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Recruiting scrutiny pressures prep stars

In the recruiting world today, hype is everything.

Every year, reporters and scouts scour the United States for the country’s top football and basketball recruits. They will search every nook and cranny of the nation for those few select athletes they deem good enough to be the next generation of luminary athletes.

From that point on, those prep stars’ lives go under the unforgivingly harsh eye of the media microscope. Their mailboxes will fill up with letters and packages from cajoling college recruiters. Every move they make and every word they say will be analyzed with the hope that somewhere they might unwittingly give away a preferred college destination.

Sometimes hype isn’t necessarily a bad thing. On occasion, the work of these recruiting experts helps high school standouts catch the eye of coaches, opening doorways that may not have been possible otherwise. In 2002, for example, a tournament organized by recruiting analyst Bob Gibbons brought a sophomore named DeMarcus Nelson to North Carolina to play a series of basketball games. Nelson’s play impressed Duke head coach Mike Krzyzewski, who extended the sophomore an invitation to play for the Blue Devils after graduation. Days later, Nelson took Krzyzewski’s offer.

The attention has also precipitated extra looks from NBA scouts. High school stars now become NBA lottery picks with surprising regularity—last year, a record eight prep superstars were taken in the first round of the draft, and a high school player has been the No. 1 pick in the draft for two consecutive years now. It comes as no surprise that this NBA youth movement parallels the rise of recruiting websites, which catalog and rank virtually every promising high school player in the country.

All this added pressure on high school players, however, can have damaging consequences. The pressure of the spotlight on some of the nation’s top playmakers, especially at the impressionable age of 17, can become suffocating at times. Highly-touted Duke signee Shaun Livingston, for instance, would sign autographs for hours after games and field innumerable phone calls from reporters hoping to get the inside scoop on his recruitment. During one official visit, Livingston once reportedly received over 30 phone calls in the course of two hours from a North Carolina fan site.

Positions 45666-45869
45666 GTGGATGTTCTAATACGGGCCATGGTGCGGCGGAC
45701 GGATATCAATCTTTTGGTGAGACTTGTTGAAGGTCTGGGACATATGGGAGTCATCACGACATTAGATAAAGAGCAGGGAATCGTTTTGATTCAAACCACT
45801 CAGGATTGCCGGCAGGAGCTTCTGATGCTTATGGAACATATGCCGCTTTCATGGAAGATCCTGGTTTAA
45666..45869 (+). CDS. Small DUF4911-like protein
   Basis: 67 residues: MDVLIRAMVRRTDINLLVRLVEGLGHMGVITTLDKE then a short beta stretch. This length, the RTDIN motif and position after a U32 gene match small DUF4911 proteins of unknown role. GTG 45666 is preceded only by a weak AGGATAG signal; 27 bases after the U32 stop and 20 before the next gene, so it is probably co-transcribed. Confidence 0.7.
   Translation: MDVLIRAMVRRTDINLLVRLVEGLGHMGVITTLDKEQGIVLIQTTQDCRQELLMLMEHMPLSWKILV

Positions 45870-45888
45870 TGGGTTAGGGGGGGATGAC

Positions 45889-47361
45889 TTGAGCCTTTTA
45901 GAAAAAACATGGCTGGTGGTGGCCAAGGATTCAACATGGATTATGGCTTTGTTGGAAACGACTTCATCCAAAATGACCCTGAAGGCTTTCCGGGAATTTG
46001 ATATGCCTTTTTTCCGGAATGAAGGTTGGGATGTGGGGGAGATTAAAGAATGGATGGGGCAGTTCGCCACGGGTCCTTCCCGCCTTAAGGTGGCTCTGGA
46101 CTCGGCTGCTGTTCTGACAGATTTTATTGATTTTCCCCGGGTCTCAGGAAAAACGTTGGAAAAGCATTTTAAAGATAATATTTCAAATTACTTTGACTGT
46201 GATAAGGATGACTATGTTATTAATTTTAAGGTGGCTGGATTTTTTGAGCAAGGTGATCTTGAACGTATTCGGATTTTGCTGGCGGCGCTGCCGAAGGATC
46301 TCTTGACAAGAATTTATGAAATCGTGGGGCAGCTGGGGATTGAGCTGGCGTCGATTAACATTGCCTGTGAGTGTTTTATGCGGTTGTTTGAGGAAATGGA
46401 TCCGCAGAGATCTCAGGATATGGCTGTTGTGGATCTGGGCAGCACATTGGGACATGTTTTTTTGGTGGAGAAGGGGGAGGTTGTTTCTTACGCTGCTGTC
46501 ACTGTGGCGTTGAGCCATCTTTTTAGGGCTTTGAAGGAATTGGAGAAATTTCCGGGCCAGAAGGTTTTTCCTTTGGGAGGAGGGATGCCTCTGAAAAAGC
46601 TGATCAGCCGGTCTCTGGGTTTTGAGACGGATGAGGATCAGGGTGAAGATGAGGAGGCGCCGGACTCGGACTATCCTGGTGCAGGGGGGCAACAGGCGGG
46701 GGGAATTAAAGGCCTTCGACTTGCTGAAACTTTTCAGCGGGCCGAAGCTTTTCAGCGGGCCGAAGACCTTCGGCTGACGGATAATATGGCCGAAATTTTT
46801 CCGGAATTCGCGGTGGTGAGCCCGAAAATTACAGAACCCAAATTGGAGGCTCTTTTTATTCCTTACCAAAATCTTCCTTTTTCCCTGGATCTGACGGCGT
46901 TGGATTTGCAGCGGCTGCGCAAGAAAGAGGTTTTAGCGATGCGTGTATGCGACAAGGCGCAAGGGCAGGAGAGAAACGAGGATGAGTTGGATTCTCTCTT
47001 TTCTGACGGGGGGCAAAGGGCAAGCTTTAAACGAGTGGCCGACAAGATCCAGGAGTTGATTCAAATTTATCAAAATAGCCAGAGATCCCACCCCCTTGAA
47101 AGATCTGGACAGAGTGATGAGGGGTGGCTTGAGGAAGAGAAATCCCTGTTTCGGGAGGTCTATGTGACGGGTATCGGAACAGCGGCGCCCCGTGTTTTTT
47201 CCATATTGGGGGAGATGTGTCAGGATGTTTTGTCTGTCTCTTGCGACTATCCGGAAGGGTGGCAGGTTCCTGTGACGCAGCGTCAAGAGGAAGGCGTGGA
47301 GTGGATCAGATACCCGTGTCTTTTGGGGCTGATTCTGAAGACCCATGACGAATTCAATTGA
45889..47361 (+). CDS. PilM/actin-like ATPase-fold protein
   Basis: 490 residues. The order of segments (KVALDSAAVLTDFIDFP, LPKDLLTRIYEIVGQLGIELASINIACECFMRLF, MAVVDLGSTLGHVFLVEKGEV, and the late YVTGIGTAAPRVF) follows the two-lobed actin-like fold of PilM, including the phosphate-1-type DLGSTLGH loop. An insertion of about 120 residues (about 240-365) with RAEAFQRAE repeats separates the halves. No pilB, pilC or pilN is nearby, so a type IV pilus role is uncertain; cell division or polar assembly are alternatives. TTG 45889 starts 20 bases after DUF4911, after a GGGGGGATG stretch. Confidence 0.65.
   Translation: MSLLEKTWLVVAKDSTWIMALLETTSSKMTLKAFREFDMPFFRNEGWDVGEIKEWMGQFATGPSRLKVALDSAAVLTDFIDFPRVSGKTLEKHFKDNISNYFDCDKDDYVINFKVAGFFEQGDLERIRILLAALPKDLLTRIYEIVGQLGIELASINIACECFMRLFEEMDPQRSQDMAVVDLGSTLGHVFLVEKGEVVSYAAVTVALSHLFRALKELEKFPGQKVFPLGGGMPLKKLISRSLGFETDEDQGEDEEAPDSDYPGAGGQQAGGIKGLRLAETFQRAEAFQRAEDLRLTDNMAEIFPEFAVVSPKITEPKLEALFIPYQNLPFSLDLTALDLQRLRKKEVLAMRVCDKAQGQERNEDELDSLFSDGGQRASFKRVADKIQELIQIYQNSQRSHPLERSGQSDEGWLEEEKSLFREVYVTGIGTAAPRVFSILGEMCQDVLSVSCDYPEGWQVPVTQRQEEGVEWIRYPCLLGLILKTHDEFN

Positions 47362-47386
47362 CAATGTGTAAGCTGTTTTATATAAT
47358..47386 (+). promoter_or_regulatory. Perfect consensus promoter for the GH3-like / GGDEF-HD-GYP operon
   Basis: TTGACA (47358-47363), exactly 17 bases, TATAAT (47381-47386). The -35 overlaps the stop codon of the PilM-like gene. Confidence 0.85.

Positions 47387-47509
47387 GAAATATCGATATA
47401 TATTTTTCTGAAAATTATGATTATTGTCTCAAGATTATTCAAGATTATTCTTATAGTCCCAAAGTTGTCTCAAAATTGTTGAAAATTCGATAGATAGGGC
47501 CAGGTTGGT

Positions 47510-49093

Even worse are those reporters who openly attempt to persuade high school students to select certain institutions or career paths.

Enter Tom Lemming, one of the nation’s most well-known football recruiting analysts. In recent months, Lemming, who writes recruiting rankings for, has come under increased scrutiny for his interview practices. A recent article from Florida State recruiting site suggested that Lemming has discouraged recruits from playing for the Seminoles, most notably with running back Lorenzo Booker.

“He was constantly saying negative things about Florida State, Washington and USC, saying, ‘They lied to their players, that Notre Dame can offer you so much more,’” said Booker, the No. 1 high school player in the nation his senior year. “We knew about the academic side of it, and we knew Coach [Tyrone] Willingham was a standup guy, but he just said that, ‘All the other coaches, especially Florida State coaches, lie to the players all the time, they are never truthful and they are going to move Lorenzo to wide receiver.’”

Similarly, it almost appears as if Lemming is using his influence to sway Duke commitment Greg Paulus. In addition to being one of the nation’s top point guards, Paulus is also one of the nation’s top quarterback prospects—so good, in fact, that Lemming has drawn comparisons between Paulus and quarterback great Joe Montana.

It’s one thing to draw such comparisons—the comparison between Paulus and Montana is a fairly legitimate assessment. It is completely different, however, to call for Paulus to play football, as he did in the Rochester Democrat and Chronicle two weeks ago.

“The sky’s the limit for this kid as far as football is concerned,” Lemming said in the article. “It would be a terrible waste of talent if he didn’t at least give it a shot at the next level. It would be a sin.”

Not as sinful as Lemming’s statement, however. As a reporter and recruiting analyst with his level of influence, it is irresponsible to lobby so openly and publicly for a recruit to take any course of action.


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